A short time later, after having been scolded by the Master for his emotional-vital life and for his exploitation of so many young women, the astrologer went to the woman who had accused him to defend himself and challenge her. As soon as she saw him at her door, she grabbed a broomstick and began to thrash him mercilessly, while delivering the Master's message in her own words.
Soon many neighbours gathered at the spot to enjoy or deplore the plight of the astrologer. A report of the scene reached the Master, who then ordered the astrologer and all his wives from his miraculous previous incarnation to come to him. Most of the women buried their heads in their hands in utter shame when they came into the Master's presence. The Master asked each woman to repeat the name that the astrologer had said was hers in her previous incarnation. As the women did so, the Master ordered the astrologer to write the names on a long piece of paper. When all the names had been written down, the Master folded the paper into a garland, placed it around the astrologer's neck, blessed him and ordered him to leave the ashram immediately.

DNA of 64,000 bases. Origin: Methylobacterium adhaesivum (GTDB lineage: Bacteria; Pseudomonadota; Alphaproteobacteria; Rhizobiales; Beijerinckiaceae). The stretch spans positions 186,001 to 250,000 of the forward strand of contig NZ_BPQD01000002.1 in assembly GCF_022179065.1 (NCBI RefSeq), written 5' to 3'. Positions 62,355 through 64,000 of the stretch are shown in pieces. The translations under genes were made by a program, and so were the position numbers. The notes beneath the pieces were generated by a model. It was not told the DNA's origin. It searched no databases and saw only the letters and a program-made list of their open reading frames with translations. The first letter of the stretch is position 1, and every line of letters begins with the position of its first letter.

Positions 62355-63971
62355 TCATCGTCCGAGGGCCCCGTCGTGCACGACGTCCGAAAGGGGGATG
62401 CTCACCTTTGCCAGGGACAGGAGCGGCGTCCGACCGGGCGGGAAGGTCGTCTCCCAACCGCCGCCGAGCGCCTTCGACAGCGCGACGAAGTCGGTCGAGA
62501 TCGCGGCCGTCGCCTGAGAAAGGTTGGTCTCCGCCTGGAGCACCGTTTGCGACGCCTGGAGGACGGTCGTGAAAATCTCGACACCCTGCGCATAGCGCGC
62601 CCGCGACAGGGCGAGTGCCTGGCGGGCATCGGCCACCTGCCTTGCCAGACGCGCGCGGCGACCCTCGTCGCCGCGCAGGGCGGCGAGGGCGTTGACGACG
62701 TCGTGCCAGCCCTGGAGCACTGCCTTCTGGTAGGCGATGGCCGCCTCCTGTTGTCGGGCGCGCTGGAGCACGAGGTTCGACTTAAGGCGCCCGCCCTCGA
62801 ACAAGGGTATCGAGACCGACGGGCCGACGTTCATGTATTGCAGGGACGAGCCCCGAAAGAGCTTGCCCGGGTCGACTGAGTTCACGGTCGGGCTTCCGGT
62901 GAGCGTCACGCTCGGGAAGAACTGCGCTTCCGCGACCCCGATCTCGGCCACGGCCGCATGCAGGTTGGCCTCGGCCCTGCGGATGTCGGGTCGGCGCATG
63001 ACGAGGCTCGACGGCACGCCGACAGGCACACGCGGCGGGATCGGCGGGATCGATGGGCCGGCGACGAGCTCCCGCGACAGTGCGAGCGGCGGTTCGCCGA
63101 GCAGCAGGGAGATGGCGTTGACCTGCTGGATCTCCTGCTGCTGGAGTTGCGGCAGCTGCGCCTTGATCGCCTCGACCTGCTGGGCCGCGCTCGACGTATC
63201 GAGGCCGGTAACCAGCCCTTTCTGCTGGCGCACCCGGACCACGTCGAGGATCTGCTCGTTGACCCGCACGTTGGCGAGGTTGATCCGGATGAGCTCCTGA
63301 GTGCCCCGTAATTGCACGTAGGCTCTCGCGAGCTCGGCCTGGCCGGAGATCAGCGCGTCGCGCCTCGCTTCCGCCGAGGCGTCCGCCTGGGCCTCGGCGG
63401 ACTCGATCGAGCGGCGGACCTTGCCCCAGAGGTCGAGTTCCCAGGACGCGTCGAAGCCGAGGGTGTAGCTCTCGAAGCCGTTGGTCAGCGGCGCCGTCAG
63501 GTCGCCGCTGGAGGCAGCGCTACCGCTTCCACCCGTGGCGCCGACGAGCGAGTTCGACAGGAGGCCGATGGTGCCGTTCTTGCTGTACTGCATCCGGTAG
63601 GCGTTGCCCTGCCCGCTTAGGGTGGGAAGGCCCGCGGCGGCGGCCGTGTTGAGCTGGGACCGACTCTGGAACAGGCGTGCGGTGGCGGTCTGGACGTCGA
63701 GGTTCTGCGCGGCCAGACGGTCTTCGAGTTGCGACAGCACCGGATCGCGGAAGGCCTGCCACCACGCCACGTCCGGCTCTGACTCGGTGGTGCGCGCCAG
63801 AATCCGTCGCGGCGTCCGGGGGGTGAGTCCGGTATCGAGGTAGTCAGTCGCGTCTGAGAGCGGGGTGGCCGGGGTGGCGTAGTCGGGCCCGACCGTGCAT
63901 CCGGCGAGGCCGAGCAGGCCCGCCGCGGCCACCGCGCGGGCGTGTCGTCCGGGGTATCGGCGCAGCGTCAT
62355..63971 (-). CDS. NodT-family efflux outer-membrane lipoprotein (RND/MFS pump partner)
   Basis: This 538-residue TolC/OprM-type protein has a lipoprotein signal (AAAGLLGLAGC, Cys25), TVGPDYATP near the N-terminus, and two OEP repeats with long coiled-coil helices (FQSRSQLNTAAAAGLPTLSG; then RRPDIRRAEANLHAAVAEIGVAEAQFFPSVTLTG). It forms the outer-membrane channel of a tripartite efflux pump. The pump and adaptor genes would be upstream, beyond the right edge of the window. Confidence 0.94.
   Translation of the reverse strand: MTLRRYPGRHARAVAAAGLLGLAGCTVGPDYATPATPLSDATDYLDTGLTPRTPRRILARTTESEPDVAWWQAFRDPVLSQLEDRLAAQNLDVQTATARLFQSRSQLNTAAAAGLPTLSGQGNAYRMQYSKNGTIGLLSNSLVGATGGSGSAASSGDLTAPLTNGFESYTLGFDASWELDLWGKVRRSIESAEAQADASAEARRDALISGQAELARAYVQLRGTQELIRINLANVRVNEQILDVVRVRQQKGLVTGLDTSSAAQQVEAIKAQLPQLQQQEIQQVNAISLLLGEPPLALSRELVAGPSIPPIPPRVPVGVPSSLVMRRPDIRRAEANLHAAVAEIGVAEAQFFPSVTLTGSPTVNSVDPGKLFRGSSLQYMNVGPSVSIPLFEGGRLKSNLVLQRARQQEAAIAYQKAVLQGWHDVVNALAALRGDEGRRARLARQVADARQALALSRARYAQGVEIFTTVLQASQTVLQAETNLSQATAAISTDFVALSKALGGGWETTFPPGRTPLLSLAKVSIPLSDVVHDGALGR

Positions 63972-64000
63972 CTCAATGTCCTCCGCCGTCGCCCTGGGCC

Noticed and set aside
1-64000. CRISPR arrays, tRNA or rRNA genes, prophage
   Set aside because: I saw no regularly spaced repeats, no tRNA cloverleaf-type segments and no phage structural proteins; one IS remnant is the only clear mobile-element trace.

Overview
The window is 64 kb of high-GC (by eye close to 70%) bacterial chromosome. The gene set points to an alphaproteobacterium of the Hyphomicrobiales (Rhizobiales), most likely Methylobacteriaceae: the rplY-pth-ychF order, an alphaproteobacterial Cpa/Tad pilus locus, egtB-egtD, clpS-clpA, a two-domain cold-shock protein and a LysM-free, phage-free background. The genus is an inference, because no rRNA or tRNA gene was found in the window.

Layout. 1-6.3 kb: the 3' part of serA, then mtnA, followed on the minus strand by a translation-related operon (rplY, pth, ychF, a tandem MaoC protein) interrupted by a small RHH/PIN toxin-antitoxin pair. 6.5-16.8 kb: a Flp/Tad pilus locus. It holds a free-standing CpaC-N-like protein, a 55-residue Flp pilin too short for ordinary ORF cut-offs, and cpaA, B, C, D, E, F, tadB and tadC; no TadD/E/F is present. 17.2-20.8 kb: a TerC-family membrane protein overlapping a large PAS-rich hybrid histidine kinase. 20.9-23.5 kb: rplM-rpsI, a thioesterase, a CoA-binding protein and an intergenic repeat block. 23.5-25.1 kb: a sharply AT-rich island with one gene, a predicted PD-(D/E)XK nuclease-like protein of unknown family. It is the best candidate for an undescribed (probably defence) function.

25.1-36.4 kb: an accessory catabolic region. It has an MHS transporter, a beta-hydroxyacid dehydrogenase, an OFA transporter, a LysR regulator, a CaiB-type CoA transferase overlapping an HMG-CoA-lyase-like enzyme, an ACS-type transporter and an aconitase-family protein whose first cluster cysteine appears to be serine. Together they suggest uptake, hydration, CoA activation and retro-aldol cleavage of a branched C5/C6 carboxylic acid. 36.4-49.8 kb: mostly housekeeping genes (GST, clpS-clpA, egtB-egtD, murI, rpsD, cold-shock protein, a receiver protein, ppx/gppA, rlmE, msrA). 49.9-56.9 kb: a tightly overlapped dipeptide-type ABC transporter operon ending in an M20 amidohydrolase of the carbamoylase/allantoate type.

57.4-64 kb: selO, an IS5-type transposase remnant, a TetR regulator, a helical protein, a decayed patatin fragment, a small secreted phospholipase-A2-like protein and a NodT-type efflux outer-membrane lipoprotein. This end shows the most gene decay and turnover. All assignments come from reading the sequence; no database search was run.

The story does not end here. Among these women, the one who was closest to the astrologer secretly followed him when he left the ashram. She felt extremely sorry for him and said to herself, "Granted, he is a real rogue or a real fool, but his discoveries did give me immense joy. In this world, who does not want to be flattered, even if the flattery is not at all based on truth? Even wise people secretly or openly enjoy being told wonderful things about themselves. They feel real strength and inspiration when they are flattered, so why shouldn't an undeveloped, uneducated, weak human being like me get joy? He has given me immense joy for the past ten years, so I feel that it is now my bounden duty to give him some joy by following him and being faithful to him and serving him for the rest of his life.”
16 July, 1974